We ultimately decided to dive deeper into this user set for a variety of reasons:

  • Studies show the biggest predictors of happiness and life expectancy are the number and quality of social interactions a person experiences.
  • Virtual reality has the opportunity to level the playing field for interaction and involvement between users, which could provide a more controlled, but freeing experience for people troubled by these social issues.

Empathy and Perspective

Scenario: It is the first day of class within a virtual environment. You are in a room with 15 other people virtually present.

Physical Orientation:

You are in a room with 15 other avatars present. People might be moving into groups or congregating based on interests. In most cases, the people in these classes do not know each other prior to meeting, but there may be cases where people are familiar with one another.

  • User pain-point: Not knowing other users, and potentially not using real names. No clear direction or guidelines on using the space could prove to be a stumbling block if it is a larger group/large scale classroom.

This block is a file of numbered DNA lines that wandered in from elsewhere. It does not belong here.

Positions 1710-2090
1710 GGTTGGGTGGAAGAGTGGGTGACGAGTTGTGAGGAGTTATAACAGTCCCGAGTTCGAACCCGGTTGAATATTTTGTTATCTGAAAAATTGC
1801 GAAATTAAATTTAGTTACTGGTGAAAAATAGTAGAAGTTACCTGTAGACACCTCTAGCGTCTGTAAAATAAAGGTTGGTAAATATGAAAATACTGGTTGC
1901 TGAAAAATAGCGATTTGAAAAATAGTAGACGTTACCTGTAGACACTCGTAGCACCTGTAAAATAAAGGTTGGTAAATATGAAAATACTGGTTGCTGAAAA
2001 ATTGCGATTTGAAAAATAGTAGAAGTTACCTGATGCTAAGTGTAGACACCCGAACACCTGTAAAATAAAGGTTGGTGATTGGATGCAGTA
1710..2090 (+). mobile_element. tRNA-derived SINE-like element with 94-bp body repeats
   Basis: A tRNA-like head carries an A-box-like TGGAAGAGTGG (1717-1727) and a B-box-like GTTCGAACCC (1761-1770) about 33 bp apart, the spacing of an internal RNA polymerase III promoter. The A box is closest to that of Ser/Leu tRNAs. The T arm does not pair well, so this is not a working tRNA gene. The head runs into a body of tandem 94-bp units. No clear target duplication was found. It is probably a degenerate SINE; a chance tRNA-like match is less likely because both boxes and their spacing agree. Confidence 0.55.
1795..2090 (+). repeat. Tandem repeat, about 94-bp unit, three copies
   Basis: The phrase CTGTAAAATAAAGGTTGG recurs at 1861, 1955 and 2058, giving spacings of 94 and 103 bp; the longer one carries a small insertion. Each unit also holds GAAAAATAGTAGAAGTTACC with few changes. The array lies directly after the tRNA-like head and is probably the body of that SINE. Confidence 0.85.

• Potential solution: Having a clearly stated set of guidelines and code of conduct for within the space. Optional on-boarding that can be skipped for users that may not need it, but having it available for users that do.


Avatars can be within fairly close proximity to one another. Interactions with objects are pretty minimal (whiteboard use, projector to show files, workbenches for displaying items) but are mostly used for educational purposes.

  • User pain-point: This may be difficult for people who might need additional buffer space when in a large social environment or around groups or crowds.
  • Potential solution: Having the ability to set a boundary for your avatar. For people that are consistently testing those boundaries, being able to turn off interaction with specific people can be impactful. For authority figures (TAs, professors) the ability to ban people from the environment should also be enabled.

Physical and Emotional Reactions:

Awareness needs to be high in these environments, because you never know when you might be called on. There may be a sense of anxiety or concern, given the potential to be called on at any moment.